Almost every Super Mutant in Fallout speaks that way. And if you play a character with less than INT 4, he/she will, too. Amusingly enough, if a "Hulk" protagonist talks to another functionally retarded character (Torr in Klamath), their speech is subtitled. Example: "Me Torr. (Greetings, my name is Torr. How do you do?)" "You Torr. (Quite well, thank you. Do you know where I might find work?)"
Fawkes in Fallout 3 is a notable exception / subversion — he speaks in the same grunt-like fashion as the other Vault 87-variant super-mutants, but because he is intelligent and has managed to become well-read he is actually quite articulate.
The smart Super Mutants are all exceptions, though the Vault 87-variant as mentioned keeps the grunt-like fashion of speaking of their variant, while a significant portion of the smart West Coast variety have a habit of referring to themselves in third person for an unrelated reason note multiple personality disorder-related mental illnesses.
Dog from Dead Money also uses hulkspeak, although his alternate personality "God" speaks normally.
The Swampfolk in Point Lookout also speak this way.
Boomers and Grinders in Gears of Waryell "boom!" and "grind!", respectively. Fortunately they do this before firing their weapons, giving you a little time to get out of the way of their horrific rocket launchers/miniguns.
Grunk from the Interactive Fiction game Lost Pig speaks like this all the time, much to the consternation of a certain more erudite gnome.
Most orcs in Might & Magic X: Legacy talk like this, including the ones in your party, if you have any. (Maximus, the garrison in Sorpigal, is surprisingly articulate; in fact, he says that's the reason the other orcs in his village kicked him out.)
If give your character in Neverwinter Nights even slightly below-average intelligence, he or she talks like this in conversations.
The Russian-language version of his Meet The Team video, meanwhile, reveals that he speaks perfectly fluently in his native tongue.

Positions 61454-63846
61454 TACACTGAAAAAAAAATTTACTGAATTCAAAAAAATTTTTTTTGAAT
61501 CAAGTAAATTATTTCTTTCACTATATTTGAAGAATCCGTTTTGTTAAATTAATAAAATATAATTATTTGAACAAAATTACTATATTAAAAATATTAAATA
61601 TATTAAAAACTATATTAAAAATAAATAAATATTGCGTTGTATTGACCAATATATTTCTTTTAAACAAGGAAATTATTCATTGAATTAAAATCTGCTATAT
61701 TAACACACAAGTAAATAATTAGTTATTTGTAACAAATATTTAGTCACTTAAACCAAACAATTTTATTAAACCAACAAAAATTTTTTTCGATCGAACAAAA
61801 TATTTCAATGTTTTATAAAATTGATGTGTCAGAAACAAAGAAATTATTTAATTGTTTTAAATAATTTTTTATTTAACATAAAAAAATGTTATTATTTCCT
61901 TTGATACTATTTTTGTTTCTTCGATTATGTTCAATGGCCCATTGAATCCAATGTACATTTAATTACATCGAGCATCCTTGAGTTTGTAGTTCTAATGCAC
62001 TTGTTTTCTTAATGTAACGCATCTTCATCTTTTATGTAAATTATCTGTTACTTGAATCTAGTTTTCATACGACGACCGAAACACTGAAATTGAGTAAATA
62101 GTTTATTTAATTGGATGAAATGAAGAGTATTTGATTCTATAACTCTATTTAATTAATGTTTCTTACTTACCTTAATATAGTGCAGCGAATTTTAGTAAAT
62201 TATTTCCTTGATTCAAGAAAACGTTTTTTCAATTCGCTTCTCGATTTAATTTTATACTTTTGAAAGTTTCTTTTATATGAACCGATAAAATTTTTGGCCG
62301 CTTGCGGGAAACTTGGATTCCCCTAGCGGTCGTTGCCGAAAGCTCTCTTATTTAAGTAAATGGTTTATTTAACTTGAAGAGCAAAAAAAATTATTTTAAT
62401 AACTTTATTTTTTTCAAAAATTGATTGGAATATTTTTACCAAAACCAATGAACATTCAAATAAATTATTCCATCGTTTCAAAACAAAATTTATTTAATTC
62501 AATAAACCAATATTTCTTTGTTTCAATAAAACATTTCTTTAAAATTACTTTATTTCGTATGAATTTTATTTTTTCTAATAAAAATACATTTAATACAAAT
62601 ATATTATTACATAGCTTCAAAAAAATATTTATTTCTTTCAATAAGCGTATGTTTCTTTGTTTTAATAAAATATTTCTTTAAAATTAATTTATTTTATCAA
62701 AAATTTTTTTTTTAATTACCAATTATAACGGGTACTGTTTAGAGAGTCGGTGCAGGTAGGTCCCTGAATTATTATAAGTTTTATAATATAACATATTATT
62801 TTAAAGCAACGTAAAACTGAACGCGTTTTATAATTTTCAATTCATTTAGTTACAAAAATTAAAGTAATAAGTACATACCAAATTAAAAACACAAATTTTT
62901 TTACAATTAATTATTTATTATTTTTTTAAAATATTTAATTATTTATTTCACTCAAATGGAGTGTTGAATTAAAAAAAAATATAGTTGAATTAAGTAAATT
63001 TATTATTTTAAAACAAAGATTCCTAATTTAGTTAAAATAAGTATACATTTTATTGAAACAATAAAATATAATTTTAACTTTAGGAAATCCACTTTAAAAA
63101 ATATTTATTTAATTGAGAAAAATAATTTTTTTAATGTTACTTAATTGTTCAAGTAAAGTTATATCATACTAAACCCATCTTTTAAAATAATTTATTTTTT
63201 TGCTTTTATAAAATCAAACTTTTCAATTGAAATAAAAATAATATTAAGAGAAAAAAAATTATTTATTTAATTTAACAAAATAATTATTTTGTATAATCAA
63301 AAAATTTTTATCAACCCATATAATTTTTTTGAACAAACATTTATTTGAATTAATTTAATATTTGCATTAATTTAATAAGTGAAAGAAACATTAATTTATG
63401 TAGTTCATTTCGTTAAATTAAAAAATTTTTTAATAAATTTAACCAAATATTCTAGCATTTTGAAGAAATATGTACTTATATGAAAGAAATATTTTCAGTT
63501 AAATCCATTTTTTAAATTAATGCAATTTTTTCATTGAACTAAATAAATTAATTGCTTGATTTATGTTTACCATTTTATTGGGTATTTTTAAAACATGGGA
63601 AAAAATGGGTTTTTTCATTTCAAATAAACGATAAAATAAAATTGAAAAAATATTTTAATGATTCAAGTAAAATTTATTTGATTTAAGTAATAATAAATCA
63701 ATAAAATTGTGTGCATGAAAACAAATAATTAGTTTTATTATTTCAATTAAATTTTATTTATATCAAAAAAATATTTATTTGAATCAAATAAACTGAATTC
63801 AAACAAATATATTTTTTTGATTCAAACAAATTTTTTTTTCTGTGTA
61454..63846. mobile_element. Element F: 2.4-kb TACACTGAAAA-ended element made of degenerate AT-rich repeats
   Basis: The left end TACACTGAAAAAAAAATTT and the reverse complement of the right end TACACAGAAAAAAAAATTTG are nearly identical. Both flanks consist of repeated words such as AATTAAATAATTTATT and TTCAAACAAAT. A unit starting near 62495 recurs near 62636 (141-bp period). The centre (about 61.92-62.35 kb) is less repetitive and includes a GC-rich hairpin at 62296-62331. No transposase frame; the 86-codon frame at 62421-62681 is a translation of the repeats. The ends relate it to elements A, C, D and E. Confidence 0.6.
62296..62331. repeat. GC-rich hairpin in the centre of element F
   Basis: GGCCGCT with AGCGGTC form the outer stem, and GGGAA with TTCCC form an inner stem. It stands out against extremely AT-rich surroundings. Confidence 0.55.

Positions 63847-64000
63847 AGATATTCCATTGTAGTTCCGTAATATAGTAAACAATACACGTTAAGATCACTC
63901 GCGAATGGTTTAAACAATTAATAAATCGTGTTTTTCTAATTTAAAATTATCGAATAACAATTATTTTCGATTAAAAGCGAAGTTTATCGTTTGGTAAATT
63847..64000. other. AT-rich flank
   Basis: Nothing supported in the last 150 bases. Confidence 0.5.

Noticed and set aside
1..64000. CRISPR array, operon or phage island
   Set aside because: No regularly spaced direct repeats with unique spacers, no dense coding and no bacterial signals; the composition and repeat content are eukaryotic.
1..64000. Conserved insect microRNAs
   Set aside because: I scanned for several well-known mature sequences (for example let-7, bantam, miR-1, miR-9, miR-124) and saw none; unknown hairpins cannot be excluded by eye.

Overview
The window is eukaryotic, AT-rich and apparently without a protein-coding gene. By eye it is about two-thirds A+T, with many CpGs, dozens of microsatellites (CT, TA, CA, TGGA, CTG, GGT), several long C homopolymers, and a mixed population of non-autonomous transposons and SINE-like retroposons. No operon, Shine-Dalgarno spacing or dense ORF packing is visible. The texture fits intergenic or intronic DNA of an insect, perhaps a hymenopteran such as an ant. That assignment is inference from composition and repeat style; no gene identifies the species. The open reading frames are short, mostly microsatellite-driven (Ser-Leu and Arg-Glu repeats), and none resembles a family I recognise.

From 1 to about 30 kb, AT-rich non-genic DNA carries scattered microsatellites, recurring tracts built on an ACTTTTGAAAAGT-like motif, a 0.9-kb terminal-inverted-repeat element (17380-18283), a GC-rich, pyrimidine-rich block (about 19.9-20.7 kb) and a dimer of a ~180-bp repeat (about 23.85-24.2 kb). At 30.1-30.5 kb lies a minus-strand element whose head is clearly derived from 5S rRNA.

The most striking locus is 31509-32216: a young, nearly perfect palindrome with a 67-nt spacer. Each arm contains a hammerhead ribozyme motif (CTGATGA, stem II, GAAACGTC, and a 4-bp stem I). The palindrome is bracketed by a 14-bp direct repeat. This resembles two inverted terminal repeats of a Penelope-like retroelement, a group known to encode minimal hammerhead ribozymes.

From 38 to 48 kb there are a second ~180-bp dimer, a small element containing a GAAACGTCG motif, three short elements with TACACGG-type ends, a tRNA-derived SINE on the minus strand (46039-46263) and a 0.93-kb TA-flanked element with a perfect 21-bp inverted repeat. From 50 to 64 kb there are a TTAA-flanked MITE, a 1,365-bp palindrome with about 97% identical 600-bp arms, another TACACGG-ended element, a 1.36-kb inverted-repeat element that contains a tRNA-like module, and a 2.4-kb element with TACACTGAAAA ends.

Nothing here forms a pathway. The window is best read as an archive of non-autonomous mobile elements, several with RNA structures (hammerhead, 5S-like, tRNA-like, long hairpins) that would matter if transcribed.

This actually makes perfect sense because in the Russian language, there are no articles (words like "a", "an", & "the") at all, so for a native speaker of Russian trying to learn English, this would probably not be so unusual. Imagine if you're trying to learn a foreign language which has a whole category of words that do not even exist in your native language, and trying to learn when they're used, and when which ones are used.
The guardian of the sigil of Earth in Myth Match combined this with an odd sort of ellipsis, resulting in utterances like "Shiny... rock... mine!" and "Smash... Chosen... One!"
Golem from Castlevania: Judgment is interpreted in this way, making him an even Larger Ham than before. He is not as dumb as his speech patterns make him sound though, as he can perfectly understand what anyone says to him and philosophizes when not fighting.
Junpei from Megatokyo speaks like this. At first it appears to be justified by his limited knowledge of the English language, but his Japanese lines seem to be spoken in the same way. Then you realize that, as a parody of old movies with foreigners and ninja in particular, he should talk this way. An example from the issue #1012:
Junpei: If zombies crush and try eat, it real. Please excuse, Junpei need wipe goo off shoes before ruined.
Yuki speaks normal Japanese, but she also speaks English this way; this might be more because Magical Girl anime often runneth over with Gratuitous English.
Yuki's is justified; one of her first English phrases is "I don't speak good English."